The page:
The official celebration this year took on a different twist, prominently portraying the role of women in Israeli society in what is usually a male dominated event due to the day's military focus.

In the air, Israeli Air Force jets flew across the major metropolitan areas of the State – including Jerusalem's Old City – in fact directly overhead of me...

Back on the ground, President Shimon Peres, who was one of the men who helped bring about the state's existence in 1948, attended his last ceremony in the official post as President of the country focused his words a bit on the past and a bit on the present.

Summing up his seven years in Israel's highest political office Mr. Peres said: "I hope I helped to bring more unity, more parity, more understanding", calling Israel's existence a miracle in many respects.

The elder statesman continued by looking ahead to the country's future which, if one looks past the often fatalistic predictions of doom, looks quite energetic and prosperous for years to come.

Brian Bush Middle East Correspondent LeSEA Broadcasting

Tonight Begins Yom Kippur

Hi Friends,

Yom Kippur begins tonight – the holiest day in the Jewish calander.

This is the Biblical Day of Atonement we read about in Leviticus 16:29-31 and 23:27-32.

According to Jewish tradition, Yom Kippur is the day on which people's fates for the coming year are sealed.

Most Jews will take a walk to their nearest Synagogue for services this evening and tomorrow.

These services will center around the so-called penitential prayers.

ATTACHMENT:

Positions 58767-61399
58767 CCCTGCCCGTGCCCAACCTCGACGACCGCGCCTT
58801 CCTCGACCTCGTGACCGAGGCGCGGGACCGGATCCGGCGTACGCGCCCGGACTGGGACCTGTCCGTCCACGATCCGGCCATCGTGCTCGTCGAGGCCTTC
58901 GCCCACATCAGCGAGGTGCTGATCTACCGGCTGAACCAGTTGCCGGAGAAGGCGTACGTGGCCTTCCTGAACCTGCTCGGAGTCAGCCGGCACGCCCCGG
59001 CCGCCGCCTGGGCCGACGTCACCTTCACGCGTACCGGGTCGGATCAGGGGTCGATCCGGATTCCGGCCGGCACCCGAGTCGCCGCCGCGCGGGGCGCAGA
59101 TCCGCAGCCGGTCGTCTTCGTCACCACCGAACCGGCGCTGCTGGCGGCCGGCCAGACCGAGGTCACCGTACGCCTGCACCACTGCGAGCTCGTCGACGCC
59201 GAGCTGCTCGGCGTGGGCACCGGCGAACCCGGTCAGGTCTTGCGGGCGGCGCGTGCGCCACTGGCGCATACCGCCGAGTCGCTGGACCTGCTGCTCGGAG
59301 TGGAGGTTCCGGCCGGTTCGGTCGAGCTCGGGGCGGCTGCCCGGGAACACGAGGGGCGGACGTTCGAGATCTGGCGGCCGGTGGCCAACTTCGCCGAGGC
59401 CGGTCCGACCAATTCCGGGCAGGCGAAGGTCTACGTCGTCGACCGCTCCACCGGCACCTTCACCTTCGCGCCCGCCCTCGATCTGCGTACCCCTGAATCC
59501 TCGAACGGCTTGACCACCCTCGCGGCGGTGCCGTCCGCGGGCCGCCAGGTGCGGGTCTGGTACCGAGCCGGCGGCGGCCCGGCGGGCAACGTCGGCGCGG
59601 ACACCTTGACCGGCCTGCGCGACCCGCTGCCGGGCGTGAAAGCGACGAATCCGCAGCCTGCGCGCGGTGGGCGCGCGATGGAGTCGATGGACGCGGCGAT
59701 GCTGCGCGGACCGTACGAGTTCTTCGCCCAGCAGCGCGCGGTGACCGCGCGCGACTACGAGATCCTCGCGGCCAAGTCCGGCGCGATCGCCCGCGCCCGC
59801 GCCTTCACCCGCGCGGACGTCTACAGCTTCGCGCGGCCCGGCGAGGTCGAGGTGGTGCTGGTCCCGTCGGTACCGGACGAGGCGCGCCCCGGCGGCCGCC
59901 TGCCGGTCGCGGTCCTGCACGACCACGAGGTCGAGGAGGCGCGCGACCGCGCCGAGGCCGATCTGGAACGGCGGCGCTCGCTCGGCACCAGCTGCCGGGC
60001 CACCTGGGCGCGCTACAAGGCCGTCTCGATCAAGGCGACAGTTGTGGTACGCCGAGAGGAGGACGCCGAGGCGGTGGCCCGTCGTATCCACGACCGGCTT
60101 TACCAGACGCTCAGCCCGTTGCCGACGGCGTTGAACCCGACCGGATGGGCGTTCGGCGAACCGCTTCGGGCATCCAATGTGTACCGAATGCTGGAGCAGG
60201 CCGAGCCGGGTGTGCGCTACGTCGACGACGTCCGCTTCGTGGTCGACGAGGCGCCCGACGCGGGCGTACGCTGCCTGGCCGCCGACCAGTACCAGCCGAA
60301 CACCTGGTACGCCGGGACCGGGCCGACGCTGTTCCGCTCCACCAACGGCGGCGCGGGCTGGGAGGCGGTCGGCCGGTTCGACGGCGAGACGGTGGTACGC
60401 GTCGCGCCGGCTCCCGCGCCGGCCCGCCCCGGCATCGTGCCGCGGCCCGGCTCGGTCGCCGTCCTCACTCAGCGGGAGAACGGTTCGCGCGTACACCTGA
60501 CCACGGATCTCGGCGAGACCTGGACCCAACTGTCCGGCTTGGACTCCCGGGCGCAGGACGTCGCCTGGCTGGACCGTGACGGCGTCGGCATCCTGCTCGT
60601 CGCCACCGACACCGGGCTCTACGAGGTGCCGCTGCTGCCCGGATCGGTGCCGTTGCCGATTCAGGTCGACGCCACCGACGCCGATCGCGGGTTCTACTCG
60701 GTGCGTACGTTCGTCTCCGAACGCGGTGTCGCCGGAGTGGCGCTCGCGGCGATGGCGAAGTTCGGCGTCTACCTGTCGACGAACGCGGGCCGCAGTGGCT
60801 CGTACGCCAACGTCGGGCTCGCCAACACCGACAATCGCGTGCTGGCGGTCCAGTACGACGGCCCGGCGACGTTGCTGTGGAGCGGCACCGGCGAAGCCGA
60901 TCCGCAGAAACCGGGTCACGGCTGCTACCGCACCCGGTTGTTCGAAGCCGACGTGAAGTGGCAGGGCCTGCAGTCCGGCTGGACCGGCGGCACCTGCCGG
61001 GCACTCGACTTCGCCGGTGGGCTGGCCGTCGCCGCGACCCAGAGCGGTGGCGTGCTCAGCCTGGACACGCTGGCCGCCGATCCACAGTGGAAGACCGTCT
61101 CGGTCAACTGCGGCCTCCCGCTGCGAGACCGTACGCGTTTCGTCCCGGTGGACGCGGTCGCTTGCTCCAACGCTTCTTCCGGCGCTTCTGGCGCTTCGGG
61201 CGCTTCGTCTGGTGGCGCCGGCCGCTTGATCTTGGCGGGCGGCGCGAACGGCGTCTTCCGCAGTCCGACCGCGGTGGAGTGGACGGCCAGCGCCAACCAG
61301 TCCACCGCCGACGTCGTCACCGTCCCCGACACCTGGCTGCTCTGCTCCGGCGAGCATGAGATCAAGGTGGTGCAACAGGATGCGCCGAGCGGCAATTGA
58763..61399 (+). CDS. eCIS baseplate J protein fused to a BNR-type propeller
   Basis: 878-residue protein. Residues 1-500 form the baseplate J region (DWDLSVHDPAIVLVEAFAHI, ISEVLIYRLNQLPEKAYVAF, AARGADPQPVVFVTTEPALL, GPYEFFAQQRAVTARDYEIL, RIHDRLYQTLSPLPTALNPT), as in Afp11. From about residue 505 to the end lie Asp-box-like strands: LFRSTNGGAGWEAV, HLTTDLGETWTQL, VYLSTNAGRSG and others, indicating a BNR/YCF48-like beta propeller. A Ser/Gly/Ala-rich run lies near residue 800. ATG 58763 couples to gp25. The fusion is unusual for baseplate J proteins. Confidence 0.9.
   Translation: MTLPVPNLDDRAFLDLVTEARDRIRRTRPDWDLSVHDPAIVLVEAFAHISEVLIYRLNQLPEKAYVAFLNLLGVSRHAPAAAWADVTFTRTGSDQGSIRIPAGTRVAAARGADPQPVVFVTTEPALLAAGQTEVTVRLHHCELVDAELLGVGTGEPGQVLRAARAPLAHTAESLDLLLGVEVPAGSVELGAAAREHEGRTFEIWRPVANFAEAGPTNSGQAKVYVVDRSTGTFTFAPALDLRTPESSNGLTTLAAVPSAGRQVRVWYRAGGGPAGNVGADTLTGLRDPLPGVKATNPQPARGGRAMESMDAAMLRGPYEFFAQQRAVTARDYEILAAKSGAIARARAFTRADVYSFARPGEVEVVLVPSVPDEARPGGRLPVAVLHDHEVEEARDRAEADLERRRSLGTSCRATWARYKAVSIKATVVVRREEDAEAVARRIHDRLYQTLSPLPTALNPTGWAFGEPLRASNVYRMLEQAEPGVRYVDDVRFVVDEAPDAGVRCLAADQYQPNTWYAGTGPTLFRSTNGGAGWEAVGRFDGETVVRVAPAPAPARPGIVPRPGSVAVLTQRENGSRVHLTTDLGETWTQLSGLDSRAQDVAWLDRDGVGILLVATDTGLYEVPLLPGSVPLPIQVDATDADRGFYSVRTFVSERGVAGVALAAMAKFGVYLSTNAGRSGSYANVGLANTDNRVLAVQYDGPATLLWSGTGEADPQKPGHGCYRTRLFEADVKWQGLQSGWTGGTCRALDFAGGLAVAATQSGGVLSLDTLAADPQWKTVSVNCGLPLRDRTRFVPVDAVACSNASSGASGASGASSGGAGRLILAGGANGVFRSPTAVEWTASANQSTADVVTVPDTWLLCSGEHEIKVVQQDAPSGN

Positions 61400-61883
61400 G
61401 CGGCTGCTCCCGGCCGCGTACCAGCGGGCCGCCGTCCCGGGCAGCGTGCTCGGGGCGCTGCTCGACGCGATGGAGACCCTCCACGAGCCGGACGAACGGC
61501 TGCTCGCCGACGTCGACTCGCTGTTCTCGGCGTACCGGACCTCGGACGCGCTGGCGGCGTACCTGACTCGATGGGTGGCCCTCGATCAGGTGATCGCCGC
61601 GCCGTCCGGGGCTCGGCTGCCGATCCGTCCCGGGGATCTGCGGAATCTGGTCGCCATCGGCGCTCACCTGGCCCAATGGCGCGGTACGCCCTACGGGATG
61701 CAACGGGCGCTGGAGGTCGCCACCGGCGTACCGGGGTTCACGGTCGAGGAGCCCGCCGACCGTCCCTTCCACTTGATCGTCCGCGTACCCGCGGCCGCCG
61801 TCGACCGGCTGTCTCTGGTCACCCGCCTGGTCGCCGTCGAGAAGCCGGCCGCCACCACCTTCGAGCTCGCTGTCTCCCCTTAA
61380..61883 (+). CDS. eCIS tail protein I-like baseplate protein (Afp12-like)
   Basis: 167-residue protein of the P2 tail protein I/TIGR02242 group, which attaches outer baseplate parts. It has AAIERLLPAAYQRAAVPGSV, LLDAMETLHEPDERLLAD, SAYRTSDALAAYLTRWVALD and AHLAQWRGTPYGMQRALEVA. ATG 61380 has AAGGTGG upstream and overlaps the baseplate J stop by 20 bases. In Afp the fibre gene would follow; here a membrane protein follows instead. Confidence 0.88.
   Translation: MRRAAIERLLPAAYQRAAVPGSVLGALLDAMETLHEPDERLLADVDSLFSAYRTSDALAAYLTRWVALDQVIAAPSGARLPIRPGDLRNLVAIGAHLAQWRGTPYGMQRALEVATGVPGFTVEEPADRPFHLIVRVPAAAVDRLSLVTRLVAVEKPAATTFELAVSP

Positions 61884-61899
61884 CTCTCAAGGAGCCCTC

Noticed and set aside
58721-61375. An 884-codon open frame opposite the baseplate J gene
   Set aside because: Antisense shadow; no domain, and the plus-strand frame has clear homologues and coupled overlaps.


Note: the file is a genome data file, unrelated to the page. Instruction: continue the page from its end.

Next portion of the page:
They will occupy most of the day and include special scriptural readings -like the Book of Jonah.

Memorial prayers for the deceased, that are said four times a year, are also recited on Yom Kippur.

Then to wrap it all up, at nightfall, the shofar (the ram's horn) is blown once to mark the end of Yom Kippur.

For the majority of Jewish people around the world it is a day of introspection, completely separate from the normal course of daily life.

This is highlighted by one's physical aspects being sublimated while one concentrate's on spiritual concerns – including a full fast.

Almost all establishments here in Israel will be closed and there is no radio or television broadcasts.

As I pointed out in yesterday's Harvest Show, from our Christian perspective this is the one day of the year that the High Priest went into the Holy of Holies in the Temple to atone for the sins of the people.

Jesus, our High Priest, by His Love and in our faith, was sacrificed once – the righteous for the unrighteous – to bring us to God.

Halleluiah for His life saving Grace upon us – that we can live in peace with our conscious as we repent from our sin and become, day by day, a little more like Him.

Have a good weekend everyone,

Brian Bush Middle East Correspondent LeSEA Broadcasting

Sweetness and Forgiveness

Dear Friends,

We are now back on track with my Blog!

Ive missed providing you with information and inspiration...

As some of you may know from watching the Harvest Show it's Rosh Hashanah – the Jewish New Year.

Rosh Hashanah is a two-day celebration. The observance is referred to in Leviticus 23:23-25.

For the religiously observant, these days will be full of special prayers and scripture readings. For the secular Israeli it will be a long weekend of fun and hitting the great outdoors!

The big event for the Rosh Hashanah service is the blowing of the shofar (ram's horn) during the morning prayers.

There are also two special customs dealing with sweetness and forgiveness that come along with Rosh Hashanah, and that somewhat characterized it.